Emotional Ken Griffey Jr. honored by Seattle Mariners
SEATTLE (AP) -- Ken Griffey Jr. kept telling stories, continued to acknowledge his appreciation to the fans and reminisced about his career, even as the scheduled game time came and went.
On this night, as the Seattle Mariners honored Griffey with induction into their Hall of Fame, no one was going to stop the greatest player to ever wear the team's uniform.
Griffey became the seventh member of the team's Hall of Fame on Saturday night during an emotional ceremony that's likely just a precursor for when he is inducted in Cooperstown in the future.
What was supposed to be a ceremony lasting about 30 minutes instead went on for nearly an hour. Griffey spoke for nearly 25 minutes in an unscripted speech and nobody seemed to mind its length.
But Griffey is clearly the head of the class.
"I am truly honored and humbled to be associated with these people here," Griffey said.
The current Mariners roster - coaches and players - all stood on the railing of the first base dugout for the ceremony with their hats backward, a nod to the unique style Griffey brought to baseball. Naughty by Nature's "Hip Hop Hooray" - Griffey's walk-up music for much of his career in Seattle - blared over the speakers and '24' jerseys were worn throughout the stands.
There weren't many surprises in the ceremony, except for his son Trey - a football player at the University of Arizona - popping up on the screen for a message to his dad that finally started the tears.
"I can't be more proud of you and the way you did it," Trey Griffey said.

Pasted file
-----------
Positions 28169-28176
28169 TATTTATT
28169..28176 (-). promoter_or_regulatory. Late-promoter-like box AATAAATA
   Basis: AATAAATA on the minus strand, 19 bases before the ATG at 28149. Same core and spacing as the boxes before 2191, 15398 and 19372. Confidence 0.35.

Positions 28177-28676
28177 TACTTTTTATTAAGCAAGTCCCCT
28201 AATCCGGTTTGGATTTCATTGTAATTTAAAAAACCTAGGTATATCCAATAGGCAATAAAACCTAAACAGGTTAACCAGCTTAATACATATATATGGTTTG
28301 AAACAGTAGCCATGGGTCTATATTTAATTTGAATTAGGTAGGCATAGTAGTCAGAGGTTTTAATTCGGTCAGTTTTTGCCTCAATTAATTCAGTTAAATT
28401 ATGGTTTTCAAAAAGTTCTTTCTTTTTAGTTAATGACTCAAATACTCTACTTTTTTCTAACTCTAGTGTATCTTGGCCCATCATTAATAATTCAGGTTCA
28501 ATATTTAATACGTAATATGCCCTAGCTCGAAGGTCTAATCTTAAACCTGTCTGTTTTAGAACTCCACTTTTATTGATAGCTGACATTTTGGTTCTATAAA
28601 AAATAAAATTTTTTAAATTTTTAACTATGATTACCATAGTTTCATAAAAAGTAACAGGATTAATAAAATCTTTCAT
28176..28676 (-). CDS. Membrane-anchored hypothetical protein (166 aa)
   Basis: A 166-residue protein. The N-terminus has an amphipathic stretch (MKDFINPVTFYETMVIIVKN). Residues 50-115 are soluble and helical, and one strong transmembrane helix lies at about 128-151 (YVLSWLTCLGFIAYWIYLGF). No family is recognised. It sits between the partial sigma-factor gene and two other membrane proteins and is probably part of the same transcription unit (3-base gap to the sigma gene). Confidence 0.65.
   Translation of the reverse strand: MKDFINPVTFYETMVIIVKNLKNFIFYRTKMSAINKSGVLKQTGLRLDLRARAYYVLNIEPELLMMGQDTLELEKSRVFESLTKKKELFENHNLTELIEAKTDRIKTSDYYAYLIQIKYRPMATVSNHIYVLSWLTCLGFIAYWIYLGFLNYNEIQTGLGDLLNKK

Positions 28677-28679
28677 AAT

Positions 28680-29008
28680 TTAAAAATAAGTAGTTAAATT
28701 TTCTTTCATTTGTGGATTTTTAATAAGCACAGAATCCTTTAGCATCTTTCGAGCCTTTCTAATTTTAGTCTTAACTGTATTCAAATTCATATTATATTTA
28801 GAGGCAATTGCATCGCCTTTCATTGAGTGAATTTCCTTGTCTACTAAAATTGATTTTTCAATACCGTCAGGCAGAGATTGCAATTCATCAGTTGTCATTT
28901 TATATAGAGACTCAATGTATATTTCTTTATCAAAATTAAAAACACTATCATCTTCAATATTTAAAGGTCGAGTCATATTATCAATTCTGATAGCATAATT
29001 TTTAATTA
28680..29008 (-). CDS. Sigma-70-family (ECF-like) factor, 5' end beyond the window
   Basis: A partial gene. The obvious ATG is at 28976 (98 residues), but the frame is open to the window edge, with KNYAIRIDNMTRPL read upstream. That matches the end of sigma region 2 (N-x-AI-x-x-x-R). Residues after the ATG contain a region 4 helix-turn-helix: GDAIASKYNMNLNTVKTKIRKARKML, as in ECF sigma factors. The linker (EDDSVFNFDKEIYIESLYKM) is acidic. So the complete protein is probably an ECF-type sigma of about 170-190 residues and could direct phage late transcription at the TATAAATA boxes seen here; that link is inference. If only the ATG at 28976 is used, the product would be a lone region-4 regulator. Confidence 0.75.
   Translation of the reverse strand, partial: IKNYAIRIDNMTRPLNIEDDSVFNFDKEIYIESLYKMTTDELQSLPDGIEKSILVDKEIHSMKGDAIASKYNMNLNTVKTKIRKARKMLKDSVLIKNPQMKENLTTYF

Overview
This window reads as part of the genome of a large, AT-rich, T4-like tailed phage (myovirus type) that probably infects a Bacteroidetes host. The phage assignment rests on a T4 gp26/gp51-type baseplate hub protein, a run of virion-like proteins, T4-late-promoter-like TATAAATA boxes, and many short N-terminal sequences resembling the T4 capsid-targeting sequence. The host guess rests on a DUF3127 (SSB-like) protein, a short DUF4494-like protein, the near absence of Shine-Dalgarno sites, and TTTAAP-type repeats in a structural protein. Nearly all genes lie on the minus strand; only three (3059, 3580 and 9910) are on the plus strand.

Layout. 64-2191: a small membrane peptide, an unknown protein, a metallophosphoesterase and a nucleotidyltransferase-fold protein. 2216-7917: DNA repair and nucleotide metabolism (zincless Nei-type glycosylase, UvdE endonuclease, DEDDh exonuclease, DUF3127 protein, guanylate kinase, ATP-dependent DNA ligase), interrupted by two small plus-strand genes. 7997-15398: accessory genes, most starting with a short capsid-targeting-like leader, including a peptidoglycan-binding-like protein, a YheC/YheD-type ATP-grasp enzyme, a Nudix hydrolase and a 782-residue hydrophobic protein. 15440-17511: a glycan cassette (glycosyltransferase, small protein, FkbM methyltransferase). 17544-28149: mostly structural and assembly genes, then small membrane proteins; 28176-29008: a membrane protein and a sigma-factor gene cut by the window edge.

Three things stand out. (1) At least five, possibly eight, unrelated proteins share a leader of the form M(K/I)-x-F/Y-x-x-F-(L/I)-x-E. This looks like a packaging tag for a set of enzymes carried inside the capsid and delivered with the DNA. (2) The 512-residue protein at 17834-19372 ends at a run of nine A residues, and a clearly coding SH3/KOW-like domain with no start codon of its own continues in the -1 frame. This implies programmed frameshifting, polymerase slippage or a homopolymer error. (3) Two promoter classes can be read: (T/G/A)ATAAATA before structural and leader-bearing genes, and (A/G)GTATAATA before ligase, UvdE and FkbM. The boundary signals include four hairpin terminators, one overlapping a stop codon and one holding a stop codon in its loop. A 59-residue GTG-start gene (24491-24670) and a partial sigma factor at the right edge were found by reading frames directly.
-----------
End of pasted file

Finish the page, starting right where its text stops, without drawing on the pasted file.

Griffey entered through center field as the outfield walls parted. He walked across a `24' painted in the outfield grass, and with each stride closer to his seat in front of home plate, the roar only grew. The roof of Safeco Field was closed about 10 minutes before the ceremony began due to storms in the area, but the roof only amplified the adulation.
There were no boos, even when the Mariners' polarizing ownership was briefly introduced.
If Griffey was nervous about his reception, the response from the fans showed there was no reason for worry.
"I can honestly say I am thankful to be part of the Seattle Mariners," Griffey said.
The pregame ceremony capped a two-day celebration of Griffey's career. He spent 13 of his 22 seasons in the majors with the Mariners and was the face of the franchise for most of the 1990s. He was drafted by Seattle in 1987 with the No. 1 overall pick, made his debut at the major league level two years later and went on to have one of the finest careers in baseball history.
Griffey finished with 630 home runs, sixth all-time, and was a 13-time All-Star and the 1997 American League MVP.
As during his playing days, Griffey tried to direct the attention away from himself during Saturday's ceremony. He talked about all the other members he was joining in being honored by the club rather than putting the focus on his playing career.
He cracked jokes about Johnson and Davis, called Martinez the best right-handed hitter he ever played with and marveled at Wilson's fire playing the game.
But his most heartfelt messages were for Niehaus' wife, Marilyn, and Buhner. Griffey said he was honored that Niehaus called home run No. 1 and homer No. 630 in his career.
He then turned to Buhner and brought both men to tears talking about their close bond developed playing in the same outfield for much of the 1990s.
"There is no other person in the world, other than my parents, that if something happened to me or my wife, that I would want to raise my kids," Griffey said, as Buhner wiped away tears with his tie.
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